Second ESCA/IEEE Workshop on Speech Synthesis
September 12-15, 1994
One of the enduring problems in achieving natural sounding synthetic
speech is that of getting the rhythm right. Usually this problem is
construed as the search for appropriate algorithms for altering durations
of segments under various contextual conditions (eg initially versus final
in word or phrase, in stressed versus unstressed syllables). Recently,
Campbell and Isard (1991) have suggested that a more effective model is
one in which the syllable is taken as the distinguished timing unit
and segmental durations accommodated secondarily to syllable durations.
We propose here that there is no distinguished timing unit While other
synthesis systems use phonemes, diphones or other linearly arranged
phone-sized units and employ 'hidden structure1, YorkTalk uses explicit
tree-like phonological representations.
We will compare the temporal characteristics of the output of the YorkTalk system with Klattalk (Klatt, ms) on one hand and the naturalistic observations of Fowler (1981) on the other. We will show that it is possible to produce similar, natural sounding temporal relations by employing linguistic structures which are given a compositional parametric and temporal interpretation (Local, 1992; Ogden, 1992).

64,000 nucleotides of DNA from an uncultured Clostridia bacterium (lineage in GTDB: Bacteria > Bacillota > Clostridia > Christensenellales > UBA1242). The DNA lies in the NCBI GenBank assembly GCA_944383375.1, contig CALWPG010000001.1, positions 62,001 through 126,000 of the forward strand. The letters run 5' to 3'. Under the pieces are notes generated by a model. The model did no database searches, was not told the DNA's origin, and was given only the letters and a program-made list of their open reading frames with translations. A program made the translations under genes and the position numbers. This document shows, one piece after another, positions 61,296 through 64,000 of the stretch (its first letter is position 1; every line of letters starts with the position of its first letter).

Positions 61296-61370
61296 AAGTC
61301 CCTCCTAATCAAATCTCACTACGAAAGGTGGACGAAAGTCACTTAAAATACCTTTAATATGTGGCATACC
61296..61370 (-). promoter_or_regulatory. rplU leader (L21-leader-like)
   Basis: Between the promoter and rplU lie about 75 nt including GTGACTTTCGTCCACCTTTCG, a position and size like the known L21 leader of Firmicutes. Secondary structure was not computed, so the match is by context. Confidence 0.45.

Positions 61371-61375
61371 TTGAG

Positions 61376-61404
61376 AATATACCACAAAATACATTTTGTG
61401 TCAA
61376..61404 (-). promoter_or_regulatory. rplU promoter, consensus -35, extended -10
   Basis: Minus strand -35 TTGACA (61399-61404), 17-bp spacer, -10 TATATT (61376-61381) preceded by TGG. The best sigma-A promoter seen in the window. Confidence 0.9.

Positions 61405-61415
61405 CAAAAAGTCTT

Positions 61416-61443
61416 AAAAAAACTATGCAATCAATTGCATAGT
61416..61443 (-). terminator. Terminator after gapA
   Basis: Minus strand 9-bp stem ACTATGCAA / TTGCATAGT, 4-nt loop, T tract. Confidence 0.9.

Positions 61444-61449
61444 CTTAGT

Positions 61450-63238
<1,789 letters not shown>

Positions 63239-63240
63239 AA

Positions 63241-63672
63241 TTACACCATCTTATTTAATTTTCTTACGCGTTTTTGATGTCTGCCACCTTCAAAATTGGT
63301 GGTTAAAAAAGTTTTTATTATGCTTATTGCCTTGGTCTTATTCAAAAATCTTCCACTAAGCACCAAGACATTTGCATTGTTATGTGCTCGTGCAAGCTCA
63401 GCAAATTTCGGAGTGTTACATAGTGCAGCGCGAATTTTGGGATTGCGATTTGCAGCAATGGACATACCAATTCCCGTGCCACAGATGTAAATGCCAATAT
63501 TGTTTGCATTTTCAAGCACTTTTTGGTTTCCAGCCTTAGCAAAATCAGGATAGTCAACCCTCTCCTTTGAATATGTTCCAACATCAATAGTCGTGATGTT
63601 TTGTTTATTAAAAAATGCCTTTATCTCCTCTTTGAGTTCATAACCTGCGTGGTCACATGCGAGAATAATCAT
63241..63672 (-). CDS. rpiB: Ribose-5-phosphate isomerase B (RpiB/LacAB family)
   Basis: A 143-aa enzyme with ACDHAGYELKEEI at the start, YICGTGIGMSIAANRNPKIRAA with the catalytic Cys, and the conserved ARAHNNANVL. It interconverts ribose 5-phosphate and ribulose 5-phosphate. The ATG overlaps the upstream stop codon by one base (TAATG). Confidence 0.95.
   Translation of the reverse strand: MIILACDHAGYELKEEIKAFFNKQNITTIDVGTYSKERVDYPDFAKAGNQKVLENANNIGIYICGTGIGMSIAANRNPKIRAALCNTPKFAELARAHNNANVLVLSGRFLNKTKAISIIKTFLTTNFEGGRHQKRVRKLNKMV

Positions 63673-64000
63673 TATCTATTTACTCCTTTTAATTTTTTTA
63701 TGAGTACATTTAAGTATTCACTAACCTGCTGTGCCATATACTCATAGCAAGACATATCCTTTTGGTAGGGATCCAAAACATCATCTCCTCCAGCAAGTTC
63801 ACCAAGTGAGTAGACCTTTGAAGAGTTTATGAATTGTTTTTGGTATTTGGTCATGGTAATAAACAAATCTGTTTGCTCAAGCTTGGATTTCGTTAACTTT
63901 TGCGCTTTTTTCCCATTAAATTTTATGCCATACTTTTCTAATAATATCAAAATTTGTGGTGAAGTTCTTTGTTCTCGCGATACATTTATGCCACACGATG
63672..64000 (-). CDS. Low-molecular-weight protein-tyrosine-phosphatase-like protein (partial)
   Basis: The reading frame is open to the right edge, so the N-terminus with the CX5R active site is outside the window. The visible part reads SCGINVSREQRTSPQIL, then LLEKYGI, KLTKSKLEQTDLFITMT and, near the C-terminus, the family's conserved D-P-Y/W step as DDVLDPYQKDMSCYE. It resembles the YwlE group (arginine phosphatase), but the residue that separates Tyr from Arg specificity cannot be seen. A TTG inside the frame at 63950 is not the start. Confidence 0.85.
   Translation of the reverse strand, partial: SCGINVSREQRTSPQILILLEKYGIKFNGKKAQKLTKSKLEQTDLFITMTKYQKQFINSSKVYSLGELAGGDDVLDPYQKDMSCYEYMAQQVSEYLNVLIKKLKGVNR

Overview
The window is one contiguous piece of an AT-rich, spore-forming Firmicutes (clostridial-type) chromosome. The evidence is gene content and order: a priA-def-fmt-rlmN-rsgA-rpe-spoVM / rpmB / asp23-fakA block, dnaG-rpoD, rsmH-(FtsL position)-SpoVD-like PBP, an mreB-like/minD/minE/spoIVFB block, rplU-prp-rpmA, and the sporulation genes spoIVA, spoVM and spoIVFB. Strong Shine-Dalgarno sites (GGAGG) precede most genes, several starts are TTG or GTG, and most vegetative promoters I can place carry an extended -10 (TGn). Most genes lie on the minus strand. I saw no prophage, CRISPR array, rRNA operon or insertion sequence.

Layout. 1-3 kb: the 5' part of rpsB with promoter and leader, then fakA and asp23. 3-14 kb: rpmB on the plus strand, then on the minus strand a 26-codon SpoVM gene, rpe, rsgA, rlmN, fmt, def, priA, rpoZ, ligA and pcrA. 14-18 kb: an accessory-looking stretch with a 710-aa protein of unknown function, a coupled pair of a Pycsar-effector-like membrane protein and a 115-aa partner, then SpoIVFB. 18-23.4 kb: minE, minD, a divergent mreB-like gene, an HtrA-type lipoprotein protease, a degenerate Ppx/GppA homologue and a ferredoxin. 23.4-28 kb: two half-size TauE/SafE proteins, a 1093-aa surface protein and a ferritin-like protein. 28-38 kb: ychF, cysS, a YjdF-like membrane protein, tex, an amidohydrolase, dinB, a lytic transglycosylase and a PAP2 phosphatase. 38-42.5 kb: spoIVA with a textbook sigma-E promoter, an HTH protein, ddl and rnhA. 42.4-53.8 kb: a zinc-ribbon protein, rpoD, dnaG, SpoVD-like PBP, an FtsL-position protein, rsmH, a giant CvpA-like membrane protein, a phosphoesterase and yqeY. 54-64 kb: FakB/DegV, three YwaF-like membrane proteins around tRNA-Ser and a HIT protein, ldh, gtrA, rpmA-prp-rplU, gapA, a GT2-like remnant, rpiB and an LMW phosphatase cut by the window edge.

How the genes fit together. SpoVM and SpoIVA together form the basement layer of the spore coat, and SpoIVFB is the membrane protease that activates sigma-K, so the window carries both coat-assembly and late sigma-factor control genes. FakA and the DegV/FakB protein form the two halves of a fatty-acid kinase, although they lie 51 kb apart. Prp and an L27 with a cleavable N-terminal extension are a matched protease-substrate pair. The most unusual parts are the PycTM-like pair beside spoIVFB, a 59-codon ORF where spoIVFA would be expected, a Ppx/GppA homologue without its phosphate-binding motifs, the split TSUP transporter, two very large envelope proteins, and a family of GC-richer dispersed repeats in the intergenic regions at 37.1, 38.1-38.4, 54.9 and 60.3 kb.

YorkTalk's metrical and phontactic parsers parse input into structures consisting of feet, syllables and syllable constituents. In these structures, the rime is the head of the syllable, the nucleus is the head of the rime and the strong syllable is the head of the foot (cf Coleman 1992). Every node in the graph is given a head-first temporal and parametric phonetic interpretation. A co-production model of coarticulation (cf Fowler 1980) is implemented in YorkTalk by overlaying parameters. Since the nucleus is the head of the syllable the nucleus and syllable are coextensive. By fitting the onset and coda within the temporal space of the nucleus they inherit the properties of the whole syllable. Where structures permit, constituents are shared between syllables as shown below (ambisyllabicity). The temporal interpretation of ambisyllabicity is the temporal and parametric overlaying of one syllable on another (Local, 1992; Ogden, 1992).
Bibliographic reference. Local, John / Ogden, Richard (1994): "A model of timiny for non-segmental phonological structure", In SSW2-1994, 236-239.